Bond, all of Portland, and Carl
The university is all set for the
most progressive year in the history
of the Institution, the fathers were
told by Dr. C. Valentine Boyer,
president of the university. He des
cribed the extra-curricular activ
ities of students, which is a phase
of university life of utmost im
portance, he declared. Through
these students develop leadership
initiative and other qualities. In
these faculty members act as coun
sellors and advisers, and let the stu
dents themselves supply the lead
ership, he pointed out.
The new library, which will be
ready for occupancy next fall, was
described for the fathers by M. H.
Douglass, librarian. Greetings were
also brought to the session by Mrs.
Hazel Schwering, dean of women;
Karl W. Onthank, dean of person
nel, and Virgil D. Earl, dean of
"MRS. W. C. ISOM.
A special meeting of the board of
trustees of the Irrigon Presbyterian
church was held In A. C. Hough
ton's office Tuesday evening for the
purpose of making up the budget
for the coming year. Rev. Thomas
of.Boardman who is pastor of this
church assisted with the work. The
members and congregation are
looking forward anxiously to the
time when services can be held in
the new church.
Robert Walpole spent the week
end with his father, Harvey Walpole.
Miss Edith Richardson who has
been visiting at the Tom Caldwell
nome returned to her home at
Mrs. Chas, Steward and Mrs. H.
C. Warner visited Mrs. Ernest Fa
gerstrom Monday afternoon.
Mrs. Gordon Strader of Port
land is visiting her mother-in-law
and sister-in-law, Mrs. Bessie Stra
der and Mrs. Virginia Chaney.
Mrs. Chas. Vanderlinde of Yaki
ma is visiting her parents, Mr. and
Mrs. Elroy Lamoreaux.
Mr. and Mrs. Marvel Steward
and Mrs. Geotz of Ottawa, Kansas,
visited Mr. and Mrs. Chas Steward
Excellent results from the use of
Gazette Times Want Ads are re
ported to us each week. The cost
is small and action comes quickly.
NOTICE OF HEARING ON NON-HIGH SCHOOL
NOTICE IS HEREBY GIVEN that a budget committee of the Non.hlgh
School District of Morrow County, State of Oregon, at a meeting of said com
mittee held on the 22nd day of June, 1935, prepared an estimate in detail of the
amount of monev nronnsed to he exnended hv said Non-hieh School District for
all purposes during the fiscal school year beginning June 17. li)35. and ending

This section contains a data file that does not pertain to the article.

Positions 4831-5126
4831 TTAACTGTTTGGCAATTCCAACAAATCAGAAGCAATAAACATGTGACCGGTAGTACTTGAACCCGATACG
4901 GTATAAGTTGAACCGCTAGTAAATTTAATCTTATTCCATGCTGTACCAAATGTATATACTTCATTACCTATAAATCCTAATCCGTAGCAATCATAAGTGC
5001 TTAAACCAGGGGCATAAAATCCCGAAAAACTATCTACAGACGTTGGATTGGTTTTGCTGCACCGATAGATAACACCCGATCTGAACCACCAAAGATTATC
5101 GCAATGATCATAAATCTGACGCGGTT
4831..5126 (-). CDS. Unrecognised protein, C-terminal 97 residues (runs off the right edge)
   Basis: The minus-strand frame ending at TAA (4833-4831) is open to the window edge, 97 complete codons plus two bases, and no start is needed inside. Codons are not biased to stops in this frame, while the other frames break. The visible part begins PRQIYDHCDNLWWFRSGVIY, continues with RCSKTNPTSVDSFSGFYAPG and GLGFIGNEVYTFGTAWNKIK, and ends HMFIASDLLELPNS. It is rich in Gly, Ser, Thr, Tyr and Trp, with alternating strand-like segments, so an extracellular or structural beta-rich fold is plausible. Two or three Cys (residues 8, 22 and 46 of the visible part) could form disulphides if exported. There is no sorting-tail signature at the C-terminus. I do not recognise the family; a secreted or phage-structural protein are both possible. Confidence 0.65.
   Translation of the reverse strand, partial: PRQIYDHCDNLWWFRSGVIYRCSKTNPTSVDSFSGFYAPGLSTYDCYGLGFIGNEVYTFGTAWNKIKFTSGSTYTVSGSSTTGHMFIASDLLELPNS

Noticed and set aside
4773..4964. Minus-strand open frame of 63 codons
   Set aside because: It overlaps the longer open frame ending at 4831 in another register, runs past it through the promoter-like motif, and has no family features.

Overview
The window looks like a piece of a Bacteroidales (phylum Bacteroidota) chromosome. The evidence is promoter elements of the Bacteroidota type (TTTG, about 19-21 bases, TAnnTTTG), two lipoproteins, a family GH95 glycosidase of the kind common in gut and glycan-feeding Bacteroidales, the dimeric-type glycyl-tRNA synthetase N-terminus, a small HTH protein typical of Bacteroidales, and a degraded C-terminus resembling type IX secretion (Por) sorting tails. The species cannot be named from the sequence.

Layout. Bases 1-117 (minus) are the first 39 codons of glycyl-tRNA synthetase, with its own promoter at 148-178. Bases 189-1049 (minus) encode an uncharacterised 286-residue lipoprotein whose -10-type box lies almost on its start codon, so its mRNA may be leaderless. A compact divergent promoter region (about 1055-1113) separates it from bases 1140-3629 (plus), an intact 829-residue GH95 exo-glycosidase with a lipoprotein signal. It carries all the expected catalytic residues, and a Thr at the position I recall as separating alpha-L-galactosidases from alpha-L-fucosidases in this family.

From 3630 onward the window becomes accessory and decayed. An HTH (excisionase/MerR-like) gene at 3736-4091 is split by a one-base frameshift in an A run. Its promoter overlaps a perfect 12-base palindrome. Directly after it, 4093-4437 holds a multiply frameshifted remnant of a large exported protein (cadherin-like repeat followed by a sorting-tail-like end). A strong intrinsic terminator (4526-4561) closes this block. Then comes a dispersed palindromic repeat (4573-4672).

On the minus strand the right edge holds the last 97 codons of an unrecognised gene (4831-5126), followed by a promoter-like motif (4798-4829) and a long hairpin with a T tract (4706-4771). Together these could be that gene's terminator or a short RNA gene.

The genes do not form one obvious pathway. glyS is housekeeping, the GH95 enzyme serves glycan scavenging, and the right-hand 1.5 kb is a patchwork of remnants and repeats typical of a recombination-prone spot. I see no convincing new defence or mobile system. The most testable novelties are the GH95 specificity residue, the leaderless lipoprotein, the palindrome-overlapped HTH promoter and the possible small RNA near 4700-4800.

June is, liwti, ana an estimate in aeiau or uie prooaoie rweiin ui muiu iun-iiiu,
School District from all sources for the school year 1935-1936. The Board of Edu
cation of said Non-high School District has fixed the 9th day of November, 1935,
at the hour of 3:00 o'clock at the Court House in Heppner, Oregon, as the time
nnri ninna at which mild estimates mav he discussed with the Board of Education
of said Non-high School District, at which time and place any and all persons
Interested will be heard for or against said tax levy or any part thereof. That
said estimates and attached original estimate sheets are on file in the office of the
County Superintendent of Schools and are there open to the Inspection of all per
sons interested tnerein, ana me siime are vy rt-mrBinc nmuc n liicwi.
rush nn hnnri At the heelnnln? of the vear for which this budget is
TOTAL RECEIPTS . $1,347,06
Transportation - -
Postage and Stationery
Travel Expenses of the Board Monibers ...
Interest on Warrants
Emergency , -
TOTAL EXPENDITURES $15.650.00
Total Expenditures . -
TMCIPlOEiMr'EI 'Amount tr h rnispri hv tax on the Morrow Couiltv
Non-high School District) $14,302.94
Dated this 22nd day of June. 19:15.
Chairman, Budget Committee.
A. C. BALL,
Secretary, Budget Committee.
R. B. RICE.
Chairman, Board of Education.
LUCY E. RODGERfl.
Clerk, Board of Education,
last week. Mr. Steward and Mrs.
Geotz are nephew and niece of Mrs.
Steward. They were enroute from
the coast to their home.
Mrs. Don Kenny entertained the1
girls club at her home Wednesday j
The new residence on Mrs. Beck- '
er's place is nearing completion
and presents a very pleasing ap
pearance from the highway view.
Mr. and Mrs. Clair Caldwell,
Robert Smith and Wayne Caldwell
left the last of the week on a hunt
ing trip in the mountains.
Mrs. Bessie Wisdom and son
Bishop have moved to the Frank
Markham house for the winter. Mr.
Markham will remain with them.
Jess Oliver left Thursday on a
Miss June Stevens was the win
ner of the silverware at the last
night of the Yeager tent show, be
ing voted the most popular young
lady in this vicinity.
Mr. and Mrs. Thos. Caldwell mo
tored to Walla Walla Monday to be
present at the services now being
held by Mrs. Amiee McPherson.
Emmett McCoy, Mrs. Josephine
Grabiel, Mrs Earl Isom and Alta
Gerin motored to Pendleton Thurs
day. Mr. and Mrs. R. Estle arrived here
from Oklahoma last week and have
taken up their residence on the Geo.
Rand place where Mr. Estle. is em
ployed. Mr. and Mrs. J. O. Cork of Mon
ument visited Mr. and Mrs. W. C.
Isom from Wednesday until Friday